ANDREA LEPCIO AND SYNCHRONICITY THEATRE are old friends. We staged her drama Looking for the Pony, about sisters and cancer, in 2009, and first read Strait of Gibraltar three years ago. We’ve been waiting for the right moment to produce it.
Here’s a bit of Andrea’s philosophy:
“I write out of a need to make sense of the world,” she says. “My subjects include climate change, gender, baseball, justice, insurgency, friendship, love, hate, race, being female, art. Sick of being female, I write being human.”
Andrea lives in Bar Harbor, Maine, with her partner, France Hilbert, and their dog, Lady. She took time from Strait rehearsals to chat with resident dramaturg Kathy Janich.
SYNCHRONICITY: Where did the play begin for you (in your life, life experience, brain)?
ANDREA: I was driving around, by myself, listening to NPR. They were reporting on the Patriot Act. This was about 2012 or so, and I was shocked that there was so much I didn’t know. In particular, I didn’t realize that it eliminated habeas corpus for the accused. I pondered this. And, as usually happens when I am confused, I started to think about a play. A memory came to me. In the early 1990s, I had briefly dated a Moroccan man. This was nothing like the love affair in the play. At the time I worked for a bank. We met in an acting class. He came to me one day and asked if I would put money in my account for him. It wasn’t that much money, but he couldn’t explain why he needed me to do this and I said no. We stopped hanging out not much later. When I remembered this, I thought, that’s my way into this story.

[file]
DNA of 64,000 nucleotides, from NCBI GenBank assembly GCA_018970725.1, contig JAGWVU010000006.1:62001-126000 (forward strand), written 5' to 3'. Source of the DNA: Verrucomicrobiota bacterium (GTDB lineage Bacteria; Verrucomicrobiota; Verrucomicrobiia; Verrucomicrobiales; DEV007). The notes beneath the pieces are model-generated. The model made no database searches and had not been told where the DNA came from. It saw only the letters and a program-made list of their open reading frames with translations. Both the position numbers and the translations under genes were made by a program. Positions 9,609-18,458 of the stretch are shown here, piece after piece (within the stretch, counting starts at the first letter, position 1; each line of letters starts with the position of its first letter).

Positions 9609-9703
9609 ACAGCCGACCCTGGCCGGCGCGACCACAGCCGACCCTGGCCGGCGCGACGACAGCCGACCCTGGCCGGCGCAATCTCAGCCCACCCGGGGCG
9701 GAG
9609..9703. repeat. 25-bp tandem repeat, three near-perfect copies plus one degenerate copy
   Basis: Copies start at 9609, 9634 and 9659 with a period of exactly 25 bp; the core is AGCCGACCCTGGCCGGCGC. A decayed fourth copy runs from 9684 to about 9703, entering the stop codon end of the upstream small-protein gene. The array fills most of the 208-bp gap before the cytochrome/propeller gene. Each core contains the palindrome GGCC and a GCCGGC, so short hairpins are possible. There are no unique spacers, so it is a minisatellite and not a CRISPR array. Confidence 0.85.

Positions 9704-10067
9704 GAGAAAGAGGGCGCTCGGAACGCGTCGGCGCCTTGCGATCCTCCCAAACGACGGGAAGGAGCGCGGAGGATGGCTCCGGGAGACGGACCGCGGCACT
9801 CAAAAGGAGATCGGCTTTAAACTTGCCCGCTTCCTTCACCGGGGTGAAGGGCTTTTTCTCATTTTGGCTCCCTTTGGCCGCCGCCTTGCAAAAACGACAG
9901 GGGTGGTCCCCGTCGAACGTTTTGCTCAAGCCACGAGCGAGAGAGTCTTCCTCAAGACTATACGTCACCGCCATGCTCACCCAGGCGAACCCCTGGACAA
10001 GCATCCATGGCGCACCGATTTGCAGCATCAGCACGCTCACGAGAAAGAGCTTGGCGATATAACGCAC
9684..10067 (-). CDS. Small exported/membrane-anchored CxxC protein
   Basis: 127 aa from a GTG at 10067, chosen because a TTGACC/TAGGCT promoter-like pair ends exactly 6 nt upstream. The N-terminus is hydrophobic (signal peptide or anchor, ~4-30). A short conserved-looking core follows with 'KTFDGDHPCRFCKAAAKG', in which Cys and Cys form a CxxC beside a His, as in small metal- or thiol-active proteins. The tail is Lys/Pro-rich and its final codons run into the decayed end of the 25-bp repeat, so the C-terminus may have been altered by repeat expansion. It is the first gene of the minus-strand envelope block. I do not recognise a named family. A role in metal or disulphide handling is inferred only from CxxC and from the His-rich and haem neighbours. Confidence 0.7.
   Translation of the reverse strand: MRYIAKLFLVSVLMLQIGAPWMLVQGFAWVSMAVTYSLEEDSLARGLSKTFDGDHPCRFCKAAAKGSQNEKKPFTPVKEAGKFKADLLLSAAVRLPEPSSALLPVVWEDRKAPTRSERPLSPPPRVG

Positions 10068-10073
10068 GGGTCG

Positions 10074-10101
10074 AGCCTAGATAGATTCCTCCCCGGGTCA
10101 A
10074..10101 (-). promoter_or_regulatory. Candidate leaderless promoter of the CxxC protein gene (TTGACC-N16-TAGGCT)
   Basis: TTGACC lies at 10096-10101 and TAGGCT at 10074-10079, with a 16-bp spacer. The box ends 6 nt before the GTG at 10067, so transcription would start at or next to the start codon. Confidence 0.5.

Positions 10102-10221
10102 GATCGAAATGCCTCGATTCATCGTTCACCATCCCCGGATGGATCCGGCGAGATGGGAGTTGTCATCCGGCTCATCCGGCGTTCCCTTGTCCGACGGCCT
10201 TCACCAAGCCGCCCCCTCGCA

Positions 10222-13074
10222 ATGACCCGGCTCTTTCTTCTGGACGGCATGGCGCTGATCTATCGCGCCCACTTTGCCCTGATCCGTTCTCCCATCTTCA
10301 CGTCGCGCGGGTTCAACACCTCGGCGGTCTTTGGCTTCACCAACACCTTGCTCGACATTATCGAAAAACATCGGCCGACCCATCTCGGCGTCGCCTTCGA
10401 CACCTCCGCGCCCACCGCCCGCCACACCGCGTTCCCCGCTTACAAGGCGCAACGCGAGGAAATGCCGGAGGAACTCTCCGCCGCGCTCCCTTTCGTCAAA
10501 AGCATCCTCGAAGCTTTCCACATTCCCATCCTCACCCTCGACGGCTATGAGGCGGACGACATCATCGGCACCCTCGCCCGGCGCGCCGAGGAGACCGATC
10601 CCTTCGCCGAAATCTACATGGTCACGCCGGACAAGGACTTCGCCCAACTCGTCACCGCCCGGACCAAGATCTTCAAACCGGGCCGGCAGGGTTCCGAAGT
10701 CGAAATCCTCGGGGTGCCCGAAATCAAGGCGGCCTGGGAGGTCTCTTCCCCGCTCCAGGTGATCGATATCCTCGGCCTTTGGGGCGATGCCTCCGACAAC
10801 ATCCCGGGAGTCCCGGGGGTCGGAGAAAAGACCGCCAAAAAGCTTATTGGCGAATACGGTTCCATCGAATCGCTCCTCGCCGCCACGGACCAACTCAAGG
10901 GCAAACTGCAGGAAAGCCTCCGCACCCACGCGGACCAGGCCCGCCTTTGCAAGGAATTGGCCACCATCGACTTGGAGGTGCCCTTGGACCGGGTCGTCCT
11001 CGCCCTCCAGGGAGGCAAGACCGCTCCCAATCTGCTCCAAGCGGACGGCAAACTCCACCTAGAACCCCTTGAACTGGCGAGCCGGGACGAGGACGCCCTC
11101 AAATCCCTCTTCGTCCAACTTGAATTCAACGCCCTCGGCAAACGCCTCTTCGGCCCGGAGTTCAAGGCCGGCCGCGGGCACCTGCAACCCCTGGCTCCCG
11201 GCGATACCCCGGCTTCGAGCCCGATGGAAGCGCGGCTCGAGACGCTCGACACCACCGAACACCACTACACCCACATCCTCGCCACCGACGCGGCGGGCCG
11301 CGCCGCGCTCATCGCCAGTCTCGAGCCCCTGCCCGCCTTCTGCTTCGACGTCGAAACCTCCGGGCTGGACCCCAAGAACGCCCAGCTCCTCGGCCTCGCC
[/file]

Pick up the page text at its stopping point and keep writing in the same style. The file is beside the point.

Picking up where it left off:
S: Without giving anything away, what has changed in structure and plot since the early drafts in 2013?
A: The play is a love story, and a mystery. The trick is to sustain the mystery for the widest number of audience members. I know some will get ahead of me and some will believe what I tell them and some will be in between. As I progressed, I added more things to add doubt and suspicion to make the end more of a surprise, or, rather, as we like it, surprising and inevitable.
S: With a world premiere like this, a lot of script changes happen in rehearsal. What’s your philosophy on this?
A: Necessary. Actors and directors are smart. As they start to work through a text, they make discoveries, and I always treasure this process. It is fairly often that they come up with requested changes that I immediately agree to. At the same time, and probably an equal number of times, I make the case for why something is the way I wrote it.
S: What playwrights, past or present, influence you and why?
A: Milan Stitt was my mentor, and his play The Runner Stumbles is a masterful mystery. Tina Howe was also a teacher, and I love sinking into her super-detailed worlds. I love so many contemporary playwrights like Lynn Nottage and Diana Son. And Beckett, always and forever, Beckett.
S: Again, without giving anything away, how would you like audiences to feel when they leave the theater after seeing Strait of Gibraltar?
A: I hope the play puts them through changes, that they go through a process of figuring out who they trust and don’t trust. Then I would love them to think through why they thought/felt what they thought/felt at different points in the play. When they leave, I guess I hope they are energized to fight for a fairer world.